Skid Steers & Track Loaders (7)
Skid steers and track loaders provide optimal power and performance on small-to-medium jobs where space is a consideration. These skid loaders — also known as Bobcats or uniloaders — are great for lifting, grading and leveling. Skid steers have tires to travel on paved or soft and sandy surfaces. Their left wheels turn independently, letting the vehicle nearly turn in place and skid around sharp corners.
Track loaders have tracks so you can travel through rough terrain and on wet or muddy areas. We have multiple bucket attachment options as well. Whether you’re breaking ground on a construction site, paving a new dirt path or transporting heavy loads around the jobsite, we have a skid steer or track loader to fit your needs.
What is the difference between a skid steer and a wheel loader?
- A skid steer and wheel loader may complete similar jobs, but they are not the same machine. Skid steers are maneuvered by "skidding" the tires to turn, while wheel loaders can be maneuvered using a steering wheel. Some operations will use a skid steer in narrow locations on the site and a wheel loader in large, open areas. However, we offer compact wheel loaders that can reach those narrow locations.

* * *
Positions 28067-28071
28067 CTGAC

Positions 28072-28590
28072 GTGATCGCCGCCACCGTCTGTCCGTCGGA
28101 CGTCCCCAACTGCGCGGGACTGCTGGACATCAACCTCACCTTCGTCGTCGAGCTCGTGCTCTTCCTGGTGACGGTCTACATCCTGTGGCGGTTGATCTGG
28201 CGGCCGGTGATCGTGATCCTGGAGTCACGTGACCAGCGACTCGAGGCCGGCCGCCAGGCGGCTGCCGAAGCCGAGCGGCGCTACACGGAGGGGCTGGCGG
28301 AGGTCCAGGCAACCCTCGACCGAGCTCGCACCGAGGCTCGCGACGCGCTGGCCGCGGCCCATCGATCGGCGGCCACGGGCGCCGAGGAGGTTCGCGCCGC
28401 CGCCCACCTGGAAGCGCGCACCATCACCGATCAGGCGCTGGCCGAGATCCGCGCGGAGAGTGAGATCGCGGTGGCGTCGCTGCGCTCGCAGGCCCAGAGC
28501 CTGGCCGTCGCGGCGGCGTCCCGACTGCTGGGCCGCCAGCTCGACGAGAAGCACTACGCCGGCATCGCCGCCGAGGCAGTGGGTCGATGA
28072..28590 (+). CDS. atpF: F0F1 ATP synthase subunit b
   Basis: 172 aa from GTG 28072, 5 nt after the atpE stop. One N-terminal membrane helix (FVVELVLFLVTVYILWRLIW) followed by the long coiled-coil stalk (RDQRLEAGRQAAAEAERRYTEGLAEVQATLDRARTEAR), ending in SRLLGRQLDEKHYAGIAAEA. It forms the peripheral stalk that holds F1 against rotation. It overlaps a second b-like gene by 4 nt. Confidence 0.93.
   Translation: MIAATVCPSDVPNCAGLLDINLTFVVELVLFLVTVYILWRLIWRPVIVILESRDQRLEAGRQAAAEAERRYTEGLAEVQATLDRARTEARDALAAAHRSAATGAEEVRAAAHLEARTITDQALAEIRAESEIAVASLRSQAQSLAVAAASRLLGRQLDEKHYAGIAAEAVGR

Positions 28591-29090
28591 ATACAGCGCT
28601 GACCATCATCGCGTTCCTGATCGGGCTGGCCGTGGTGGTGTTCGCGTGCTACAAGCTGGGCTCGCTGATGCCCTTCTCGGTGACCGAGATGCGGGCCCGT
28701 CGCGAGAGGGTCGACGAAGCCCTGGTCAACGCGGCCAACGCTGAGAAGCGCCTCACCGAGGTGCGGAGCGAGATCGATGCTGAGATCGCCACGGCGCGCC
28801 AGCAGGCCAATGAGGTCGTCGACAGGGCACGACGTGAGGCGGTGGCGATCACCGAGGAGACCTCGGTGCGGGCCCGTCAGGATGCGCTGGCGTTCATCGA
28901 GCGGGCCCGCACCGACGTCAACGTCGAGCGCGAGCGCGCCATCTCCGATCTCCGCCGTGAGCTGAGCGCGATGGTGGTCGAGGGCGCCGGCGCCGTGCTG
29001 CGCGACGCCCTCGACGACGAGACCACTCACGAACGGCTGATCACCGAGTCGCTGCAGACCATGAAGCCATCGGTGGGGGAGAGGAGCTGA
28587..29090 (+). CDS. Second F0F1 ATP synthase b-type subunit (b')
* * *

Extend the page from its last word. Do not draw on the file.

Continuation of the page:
Do skid steers have a smooth-edge bucket or a bucket with teeth?
- Our skid steer loaders have a smooth-edge bucket that assists with more multipurpose applications, such as lifting materials, grading and leveling.
What is the difference between a skid steer and a Bobcat?
- Skid steer is the name of the equipment, but it's commonly referred to by the popular brand name, Bobcat.
What is the best use for a skid steer loader?
- A skid steer can serve many purposes in construction or industrial use — lifting and pushing, and it can help build up mounds or hills and level soils as well. The bucket can be used to move materials across the site, including hay bales, bags of concrete and more. You should ensure the bucket size and equipment fits the job you need it to do. A skid loader has tires and may get stuck in muddy or wet conditions. A track loader can float on top of mud and wet earth.